Book of Mormon Girl goes to the Daily Show! Inside Edition.

I was sitting at the kitchen table in my pajamas when the call came from my publisher in New York:  The! Daily! Show! Wants! To! Talk! To! You! About! Your! New!  Book!

“Wha? Wha? Wha?” I breathed into the phone.  I went all numb and tingly.

“Are you okay?” the press publicist asked me.

“Yeah,” I said, eventually composing myself.  “Talking to smart funny Jewish guys—this I think I can do.”

“Oh no,” my husband said, looking stricken.  “What if I go into a-fib”—that’s atrial fibrillation, a benign heart condition he has—“when we get there? What if I ruin everything?”

Anxiety–it’s like the Jewish champagne.  Something to celebrate?  Pop the cork and let the neuroses bubble up!

Six days later, we are in New York City.  I’ve studied the Daily Show set and bought a new red dress in a classic Diane Von Furstenberg wrap style to match.  Husband is with me, and we both keep pinching ourselves to snap out of the unreality of the situation.  THE DAILY SHOW!  JON STEWART!  The MAN!

Thursday morning, we scoot about town on various book-related appointments and errands, and as the clock ticks closer to five o’clock, I feel the nausea beginning to descend.  I usually prep quite extensively for any radio or television I do, and I have a pre-interview with a producer that helps me anticipate what the show will be asking, but this time was different.  On the phone, the producer told me, “I really have no idea what he is going to ask.”  In my head, I run through the important notes I’d like to hit and think about ways to avoid the most unproductive avenues of discussion as well.   My dear friend Claire reminds me not to put too much pressure on myself.  “You’re human, dear.  Be human!”  She’s right.  And nothing else is sticking.  Back in the hotel room, I try to handwrite out a few main points to get my head focused.  But the focus does not happen.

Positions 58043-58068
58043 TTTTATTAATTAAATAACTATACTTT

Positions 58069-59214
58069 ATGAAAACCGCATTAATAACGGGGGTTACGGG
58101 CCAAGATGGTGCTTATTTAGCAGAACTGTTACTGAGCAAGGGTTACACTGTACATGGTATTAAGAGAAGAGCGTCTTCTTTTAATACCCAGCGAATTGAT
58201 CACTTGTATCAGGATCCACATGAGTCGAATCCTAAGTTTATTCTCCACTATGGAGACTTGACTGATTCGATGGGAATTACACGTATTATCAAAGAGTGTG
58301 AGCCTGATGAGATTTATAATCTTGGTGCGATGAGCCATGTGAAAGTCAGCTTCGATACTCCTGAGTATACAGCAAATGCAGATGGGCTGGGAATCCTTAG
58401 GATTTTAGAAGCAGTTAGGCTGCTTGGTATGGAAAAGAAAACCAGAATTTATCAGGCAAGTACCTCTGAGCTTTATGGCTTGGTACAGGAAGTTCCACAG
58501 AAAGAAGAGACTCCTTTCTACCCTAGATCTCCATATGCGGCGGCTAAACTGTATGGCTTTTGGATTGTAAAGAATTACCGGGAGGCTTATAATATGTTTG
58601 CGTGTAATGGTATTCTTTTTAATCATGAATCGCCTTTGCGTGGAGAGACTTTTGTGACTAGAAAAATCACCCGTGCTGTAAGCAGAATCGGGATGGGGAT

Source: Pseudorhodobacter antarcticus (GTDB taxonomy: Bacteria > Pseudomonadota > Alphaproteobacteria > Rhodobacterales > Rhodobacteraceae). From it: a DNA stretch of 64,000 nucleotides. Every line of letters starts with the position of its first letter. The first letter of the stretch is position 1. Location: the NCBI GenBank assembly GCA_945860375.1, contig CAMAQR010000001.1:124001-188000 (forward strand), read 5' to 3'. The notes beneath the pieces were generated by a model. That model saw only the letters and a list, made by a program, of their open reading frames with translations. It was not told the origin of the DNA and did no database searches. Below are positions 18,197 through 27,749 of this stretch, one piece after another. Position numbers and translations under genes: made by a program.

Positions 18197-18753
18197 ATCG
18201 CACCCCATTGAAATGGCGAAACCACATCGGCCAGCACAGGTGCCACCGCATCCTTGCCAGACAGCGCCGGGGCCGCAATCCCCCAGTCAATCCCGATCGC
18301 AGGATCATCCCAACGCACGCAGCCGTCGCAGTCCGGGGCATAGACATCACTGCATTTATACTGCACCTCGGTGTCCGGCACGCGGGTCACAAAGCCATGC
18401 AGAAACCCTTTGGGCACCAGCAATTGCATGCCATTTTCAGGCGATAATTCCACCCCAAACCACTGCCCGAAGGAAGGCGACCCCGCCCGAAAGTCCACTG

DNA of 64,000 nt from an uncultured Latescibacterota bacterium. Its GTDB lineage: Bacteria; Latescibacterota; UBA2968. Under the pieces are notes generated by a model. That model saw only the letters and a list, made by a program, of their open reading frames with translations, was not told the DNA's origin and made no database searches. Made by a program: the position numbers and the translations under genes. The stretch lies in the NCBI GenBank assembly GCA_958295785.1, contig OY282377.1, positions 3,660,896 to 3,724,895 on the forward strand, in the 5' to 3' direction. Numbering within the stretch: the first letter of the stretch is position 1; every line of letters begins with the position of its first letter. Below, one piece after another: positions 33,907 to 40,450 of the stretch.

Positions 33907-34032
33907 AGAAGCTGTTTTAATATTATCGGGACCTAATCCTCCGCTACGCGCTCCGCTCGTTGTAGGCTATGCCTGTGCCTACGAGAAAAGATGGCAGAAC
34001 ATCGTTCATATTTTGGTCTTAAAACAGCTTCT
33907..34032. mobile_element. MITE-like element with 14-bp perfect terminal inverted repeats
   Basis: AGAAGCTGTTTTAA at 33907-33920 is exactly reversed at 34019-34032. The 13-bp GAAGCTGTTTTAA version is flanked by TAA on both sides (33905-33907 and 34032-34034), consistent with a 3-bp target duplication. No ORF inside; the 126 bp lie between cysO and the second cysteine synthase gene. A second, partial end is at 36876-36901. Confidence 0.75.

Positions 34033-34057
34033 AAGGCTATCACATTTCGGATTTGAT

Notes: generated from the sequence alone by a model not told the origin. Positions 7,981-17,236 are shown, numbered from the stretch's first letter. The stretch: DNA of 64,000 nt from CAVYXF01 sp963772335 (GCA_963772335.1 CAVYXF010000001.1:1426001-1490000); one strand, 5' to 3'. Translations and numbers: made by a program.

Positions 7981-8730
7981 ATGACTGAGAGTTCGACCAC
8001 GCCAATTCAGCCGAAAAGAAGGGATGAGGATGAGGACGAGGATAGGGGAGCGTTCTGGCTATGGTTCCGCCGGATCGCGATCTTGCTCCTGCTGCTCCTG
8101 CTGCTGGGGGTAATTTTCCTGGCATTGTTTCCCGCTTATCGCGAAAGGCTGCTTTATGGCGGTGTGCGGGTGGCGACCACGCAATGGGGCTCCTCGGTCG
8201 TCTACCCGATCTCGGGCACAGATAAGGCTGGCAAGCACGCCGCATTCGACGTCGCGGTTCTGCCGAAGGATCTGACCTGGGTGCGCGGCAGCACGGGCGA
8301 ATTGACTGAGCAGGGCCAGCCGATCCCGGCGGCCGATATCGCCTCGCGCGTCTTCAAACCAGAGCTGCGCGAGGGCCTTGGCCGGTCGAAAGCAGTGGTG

Husband David is getting ready too, and I ask him to put some music on. He’s always bringing the good stuff to the family equation, especially food, sports, laughter, and music.  That’s his department.  (Nagging, to-do lists, homework, chores, and urgency—that’s my department.)  He dials his iPhone to some early Dr. Dre and Snoop songs we both love, and that helps me channel my nervous energy into a better place.  We bounce our heads to the hip-hop, smiling totally crazy luck we’ve found ourselves in. THE DAILY SHOW! JON STEWART!

At 5:15 we get into the car and go to the Daily Show studio on the far Westside of Manhattan.  As we pull up, we see the lines of people in front for tickets.  “Last night they got to see Chris Rock,” I joked to my husband.  “And tonight it’s like—who?  Joanna who? Book of Mormon what? Poor suckers!”

We enter the studio at a little side door and head for the green room.  (That’s what they call the place you sit and get nervous before the show—whatever show it is.  Rarely is the room actually green.)  The Daily Show has the nicest green room I have ever seen.  There is a couch and television and cute vases and a stylish coffee table with a giant bowl of candy on it.  There is a schwag bag waiting for me with beauty product samples, gourmet bite-sized cupcakes, and Daily Show gear. And my name is in a frame by the door.  I stand in front of the sign and make a goofy face. David takes a picture.

In the room, the press publicist and my editor are waiting with me and David.  I work with some truly lovely people at the Free Press, and my editor Leah had made the bad Mormon dessert—the strawberry jello pretzel dessert with the recipe at the back of my book—to celebrate.  We settle in, and I start pounding mini Reese’s peanut butter cups from the giant candy bowl.